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Robin Parry is the husband of but one wife (Carol) and the father of the two most beautiful girls in the universe (Hannah and Jessica). He also has a lovely cat called Monty (who has only three legs). Living in the city of Worcester, UK, he works as an Editor for Wipf and Stock — a US-based theological publisher. Robin was a Sixth Form College teacher for 11 years and has worked in publishing since 2001 (2001–2010 for Paternoster and 2010– for W&S).

Saturday, 2 October 2010

Job on friendship (Job 6:14–21)

14 "A despairing man should have the devotion of his friends,
even though he forsakes the fear of the Almighty.
15 But my brothers are as undependable as intermittent streams,
as the streams that overflow
16 when darkened by thawing ice
and swollen with melting snow,
17 but that cease to flow in the dry season,
and in the heat vanish from their channels.
18 Caravans turn aside from their routes;
they go up into the wasteland and perish.
19 The caravans of Tema look for water,
the traveling merchants of Sheba look in hope.
20 They are distressed, because they had been confident;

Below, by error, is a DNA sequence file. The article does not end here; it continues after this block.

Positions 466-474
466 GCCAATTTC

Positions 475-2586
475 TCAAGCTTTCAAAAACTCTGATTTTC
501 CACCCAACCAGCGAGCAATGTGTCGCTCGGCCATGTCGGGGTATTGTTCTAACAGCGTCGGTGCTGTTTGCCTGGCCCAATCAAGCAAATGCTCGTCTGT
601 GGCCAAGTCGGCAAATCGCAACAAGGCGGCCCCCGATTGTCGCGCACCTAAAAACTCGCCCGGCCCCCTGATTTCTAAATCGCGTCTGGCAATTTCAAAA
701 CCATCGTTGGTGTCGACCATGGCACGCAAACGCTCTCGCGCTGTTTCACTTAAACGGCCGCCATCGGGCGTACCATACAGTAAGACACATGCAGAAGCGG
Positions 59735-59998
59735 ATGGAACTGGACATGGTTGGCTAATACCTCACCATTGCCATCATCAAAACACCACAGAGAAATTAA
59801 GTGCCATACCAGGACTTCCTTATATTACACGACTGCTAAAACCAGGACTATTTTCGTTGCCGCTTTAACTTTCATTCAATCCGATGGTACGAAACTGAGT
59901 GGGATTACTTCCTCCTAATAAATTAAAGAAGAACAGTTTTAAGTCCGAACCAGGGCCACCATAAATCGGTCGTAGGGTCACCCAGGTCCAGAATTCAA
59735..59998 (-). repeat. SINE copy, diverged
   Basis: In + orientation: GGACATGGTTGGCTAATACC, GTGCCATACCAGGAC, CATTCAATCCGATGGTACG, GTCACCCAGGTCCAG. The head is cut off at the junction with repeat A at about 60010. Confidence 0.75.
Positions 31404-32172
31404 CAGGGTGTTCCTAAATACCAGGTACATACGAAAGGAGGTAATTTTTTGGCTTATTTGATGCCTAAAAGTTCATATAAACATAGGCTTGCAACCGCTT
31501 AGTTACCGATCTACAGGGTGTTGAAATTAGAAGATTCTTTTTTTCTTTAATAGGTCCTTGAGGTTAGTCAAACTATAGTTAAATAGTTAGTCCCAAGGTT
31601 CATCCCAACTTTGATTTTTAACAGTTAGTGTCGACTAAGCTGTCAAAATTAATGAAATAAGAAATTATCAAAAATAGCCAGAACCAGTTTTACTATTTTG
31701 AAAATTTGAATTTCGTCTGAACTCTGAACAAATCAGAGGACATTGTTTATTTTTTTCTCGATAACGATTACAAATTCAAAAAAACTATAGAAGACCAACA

they arrive there, only to be disappointed.
21 Now you too have proved to be of no help;
you see something dreadful and are afraid. (NIV)

I read Job 6 this morning and was struck by his reflections on true friendship. True friends will stick with you even in the valley of the shadow of death; even in a spiritual desert; even in a faith crisis; indeed, even if you "forsake the fear of the Almighty"

Job's comforters have turned out to be like wadis in the desert that gush with water but which, in the dry season, are empty. Then they have nothing to offer to thirsty travelers. He imagines those crossing the expanses of desert, desperate for water, turning aside to their old "friends"—the wadis—where they have found water in the past. They come thirsty but with hope and expectation. They find nothing but disappointment.

I was struck by the way in which Christian friends can sometimes evaporate on a fellow believer who is struggling with difficult and dark questions. Perhaps, they fear to be forced to confront such questions themselves; maybe they are uncomfortable at the thought of having to rethink their own theology; possibly they don't want to be around when God's 'lightning bolt' strikes their Job-like friend dead.

The book of Job suggests that it is the pious "friends", and not Job, that stand under divine judgment.

1 comment:

Anonymous said...

Thank you, Robin, for pointing out that passage this morning.